Once the orphaned elephants reach 3 years of age, and can feed on their own, they are transferred from the orphanage in Nairobi to Tsavo East National Park. In Tsavo East there are two holding centers for the now ex-orphans. Here they meet and mingle with wild elephants at their own pace, and slowly transition back into the wild. The transition can take up to ten years for some elephants, none of them are rushed.
Visiting Hours and What To Expect
The elephant nursery is only open to the public for one hour a day, between 11am - 12pm. You walk through the little center and on to an open space, with a rope fence around it. The youngest elephants come trotting out of the bush to greet their keepers who stand at the ready with giant bottles of milk. For the next 10-15 minutes you can watch each little one slurp and gargle their milk. When they're done, there's water to play with and keepers to nudge and get hugs from. You can reach out and touch and nuzzle any elephant that comes close to the ropes, occasionally they'll slip under the ropes and have to be chased back by the keepers.
While you get to watch them play and take photos, each baby gets introduced over a microphone. You find out how old they were when they arrived at the orphanage, where they were rescued from, and what got them into trouble. The most common reasons for getting orphaned being: mothers poached, falling into wells, and human/wildlife conflict.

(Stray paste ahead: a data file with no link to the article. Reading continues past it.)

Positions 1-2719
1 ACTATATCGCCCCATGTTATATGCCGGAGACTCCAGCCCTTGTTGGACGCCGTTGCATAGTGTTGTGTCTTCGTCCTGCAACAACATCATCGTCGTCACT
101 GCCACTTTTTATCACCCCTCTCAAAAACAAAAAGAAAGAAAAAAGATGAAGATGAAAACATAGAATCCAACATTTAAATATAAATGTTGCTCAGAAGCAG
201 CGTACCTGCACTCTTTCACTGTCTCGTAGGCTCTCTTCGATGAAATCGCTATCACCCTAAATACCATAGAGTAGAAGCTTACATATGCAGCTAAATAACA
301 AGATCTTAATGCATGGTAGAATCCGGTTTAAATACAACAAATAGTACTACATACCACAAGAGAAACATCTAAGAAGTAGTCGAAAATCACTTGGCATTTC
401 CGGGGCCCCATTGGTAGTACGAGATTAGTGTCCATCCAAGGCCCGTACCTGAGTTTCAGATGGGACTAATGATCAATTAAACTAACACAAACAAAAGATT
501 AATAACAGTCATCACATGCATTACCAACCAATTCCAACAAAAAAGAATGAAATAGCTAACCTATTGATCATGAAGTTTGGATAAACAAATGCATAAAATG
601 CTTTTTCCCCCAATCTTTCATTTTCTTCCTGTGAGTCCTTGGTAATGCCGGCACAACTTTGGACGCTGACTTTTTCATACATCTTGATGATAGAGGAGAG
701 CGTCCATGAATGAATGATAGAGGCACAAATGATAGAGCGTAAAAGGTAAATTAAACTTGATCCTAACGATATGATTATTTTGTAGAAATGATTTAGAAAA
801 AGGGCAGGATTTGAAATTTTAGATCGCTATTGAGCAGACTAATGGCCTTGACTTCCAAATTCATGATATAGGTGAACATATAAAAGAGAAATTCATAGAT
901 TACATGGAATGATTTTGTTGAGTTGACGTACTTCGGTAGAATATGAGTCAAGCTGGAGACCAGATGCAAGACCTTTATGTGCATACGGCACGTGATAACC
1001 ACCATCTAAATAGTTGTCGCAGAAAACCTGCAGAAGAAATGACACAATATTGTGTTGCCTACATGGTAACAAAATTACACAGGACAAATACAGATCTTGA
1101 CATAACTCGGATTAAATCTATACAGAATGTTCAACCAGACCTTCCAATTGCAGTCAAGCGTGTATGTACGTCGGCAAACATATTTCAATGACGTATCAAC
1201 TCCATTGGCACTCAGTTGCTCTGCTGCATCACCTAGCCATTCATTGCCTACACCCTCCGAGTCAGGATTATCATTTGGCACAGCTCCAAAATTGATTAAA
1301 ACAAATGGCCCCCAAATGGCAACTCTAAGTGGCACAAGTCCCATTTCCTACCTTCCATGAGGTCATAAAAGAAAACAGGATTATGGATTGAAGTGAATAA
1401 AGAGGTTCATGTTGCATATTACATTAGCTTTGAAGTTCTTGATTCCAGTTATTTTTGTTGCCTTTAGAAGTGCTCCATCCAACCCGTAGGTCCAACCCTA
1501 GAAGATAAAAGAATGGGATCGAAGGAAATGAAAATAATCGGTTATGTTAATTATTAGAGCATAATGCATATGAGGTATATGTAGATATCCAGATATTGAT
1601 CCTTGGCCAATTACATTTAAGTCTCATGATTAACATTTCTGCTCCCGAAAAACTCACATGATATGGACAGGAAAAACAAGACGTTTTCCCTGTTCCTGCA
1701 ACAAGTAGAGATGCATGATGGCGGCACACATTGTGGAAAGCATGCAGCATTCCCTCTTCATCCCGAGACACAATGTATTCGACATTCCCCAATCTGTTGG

Once the youngest are all fed, they are led back into the bush, and it's the turn of the 2-3 year olds. Some of them can feed themselves, and some are still fed by their keepers. It's very cute to watch them hold their giant milk bottles in their trunks and close their eyes with joy as they make quick work of several gallons of milk. Again, you are free to touch them if they come close to the ropes (and they will), and watch them interact with their keepers, munch on some branches of their favorite acacias, and play with the half drums of water and mud.
Want Exclusive Access?
For an exclusive visit to the orphanage, followed by three days in Tsavo East to see how the ex-orphans are getting along, you can take a safari with Robert Carr-Hartley (son in law of Dame Daphne).
Getting There and Entry Fees